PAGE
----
The Blue Lagoon and Beyond
We awakened early on our third day in Iceland and soon found ourselves in the breakfast bar of our hotel in Reykjavik. The distinct and pleasant aroma of delicious coffee permeated the room. Halldor Laxness, in his novel Independent People (1946), writes that the smell of brewing coffe in a small Icelandic croft makes one forget the perversity of the world. We would add to that the taste of freshly baked Icelandic breakfast rolls.
Today we would go to Iceland’s world-famous Blue Lagoon for a long soak in its healing waters. After about a forty-minutes ride on the bus from our hotel, we arrived at the Blue Lagoon with its steaming hot grey-blue, mineral-rich waters. On the way we passed miles on end of lava beds covered with a light tan-colored moss that turns bright green by June. But today the air temperature remained a chilly 36 degrees F., I was anxious to get into the water fast. But oh how soothing were those waters at a piping ninety degrees F. I couldn’t believe how large the Blue Lagoon is; it is the size of a small lake lined with a black lava shoreline with small alcoves having a much hotter water for braver souls than I.
These waters at Svartsengi on the Reykjanes peninsula are a mixture of ocean and fresh hot springs with sulfur, magnesium, silicon (that forms a white mud at the bottom and along the shoreline), calcium, sodium and a number of other healthful, natural minerals. After an hour’s soaking, we felt utterly relaxed and peaceful.
Soon our tour shuttle met us at the entrance of the Blue Lagoon to take us to the nearby fishing village of Krysuvik with its cod fish boats at dock unloading tons of cod to be salt packed for shipment to Reykjavik. Icelanders consume thirty tons of fish annually, more than the entire population of U.S.A. Iceland’s population, remember, is only 320,000 people compared to 300 million people in the United States.
We proceeded inland to Pjorsardalur and its Yellowstonesque steaming hot springs, bubbling mud pots and a steam cauldron that appeared for the first time only two years ago. Our guide mentioned that early Viking settlers of Iceland in the 6th century feared such places as this, thinking them to be bits of hell. The Shoshone people had a similar reaction to the geyser basins of Yellowstone before the coming of Europeans.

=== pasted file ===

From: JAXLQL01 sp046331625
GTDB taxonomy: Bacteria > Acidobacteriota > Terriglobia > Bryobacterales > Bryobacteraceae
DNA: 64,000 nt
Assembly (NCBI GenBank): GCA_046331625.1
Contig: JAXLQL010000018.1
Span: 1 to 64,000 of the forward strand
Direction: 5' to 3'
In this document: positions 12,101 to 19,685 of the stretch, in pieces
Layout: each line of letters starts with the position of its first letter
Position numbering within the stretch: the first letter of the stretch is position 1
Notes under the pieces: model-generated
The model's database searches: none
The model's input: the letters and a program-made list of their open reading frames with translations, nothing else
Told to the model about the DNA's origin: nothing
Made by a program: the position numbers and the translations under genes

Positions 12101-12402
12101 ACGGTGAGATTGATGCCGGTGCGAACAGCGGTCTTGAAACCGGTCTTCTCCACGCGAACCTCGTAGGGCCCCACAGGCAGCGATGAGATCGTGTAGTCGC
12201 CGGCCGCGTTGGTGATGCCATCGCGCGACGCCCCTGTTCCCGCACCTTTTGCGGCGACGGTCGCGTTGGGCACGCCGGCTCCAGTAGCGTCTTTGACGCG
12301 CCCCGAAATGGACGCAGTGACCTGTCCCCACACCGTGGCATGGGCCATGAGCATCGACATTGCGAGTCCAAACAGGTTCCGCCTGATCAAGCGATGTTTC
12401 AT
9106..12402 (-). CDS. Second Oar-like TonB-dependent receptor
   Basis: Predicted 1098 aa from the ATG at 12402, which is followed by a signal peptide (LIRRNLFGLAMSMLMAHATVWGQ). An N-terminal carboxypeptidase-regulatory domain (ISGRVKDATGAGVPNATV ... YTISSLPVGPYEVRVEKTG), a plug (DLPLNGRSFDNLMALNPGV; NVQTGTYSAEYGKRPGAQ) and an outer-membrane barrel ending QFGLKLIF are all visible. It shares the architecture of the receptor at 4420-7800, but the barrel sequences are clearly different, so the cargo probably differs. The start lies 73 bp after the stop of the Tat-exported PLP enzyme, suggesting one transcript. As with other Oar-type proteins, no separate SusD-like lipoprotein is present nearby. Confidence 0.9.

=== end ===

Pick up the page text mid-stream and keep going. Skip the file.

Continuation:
We drove onward to nearby Ponisvatn Lake in the midst of a lava valley with distant glaciated mountains. All along the rocky shoreline grew the dried up remains of last summer’s crowberries that make an excellent liqueur. Our guide said that a sharp earthquake occurred here in 2006 that caused the lake to suddenly drop three meters in just an instant. That was the year that Eyafyatluljokill erupted violently causing the cancellation of hundreds of flights to and from Europe.
On our way back to Reykjavik, we stopped to watch the graceful gait of several Icelandic horses who lifted and curved their hooves as they trotted along remaining completely level. This gait is unique to Icelandic horses which were brought over to Iceland by Vikings over a thousand years ago. They have gradually developed their own unique characteristics of being multi-colored having black legs, brown bodies and tan heads. The mares can actually hold back the delivery of their foal by up to two months if the weather is too severe to give birth!
That evening, after a dinner of tasty fish and chips, Maura and I took a long walk through the streets of Reykjavik down to the harbor that overlooks coastal, ice-clad peaks in the distance. We strolled past the Prime Minister Johanna Sigurdardottir’s residence* and stopped at a coffee shop for another fine cup of local brew. Even though it was well past ten o’clock at night, the mid-May sun still shined brightly and by 11:30 p.m. or so the sky remained very light with an orange streak on the northwestern horizon. We returned to our room and soon fell into a deep sleep.
* Johanna Sigurdardottir is Iceland’s first woman Prime Minister
Icelandair has specials on flights to Iceland just to stay at the Blue Lagoon Spa.. It is well worth exploring this island of the North that is about the size of the state of Iowa.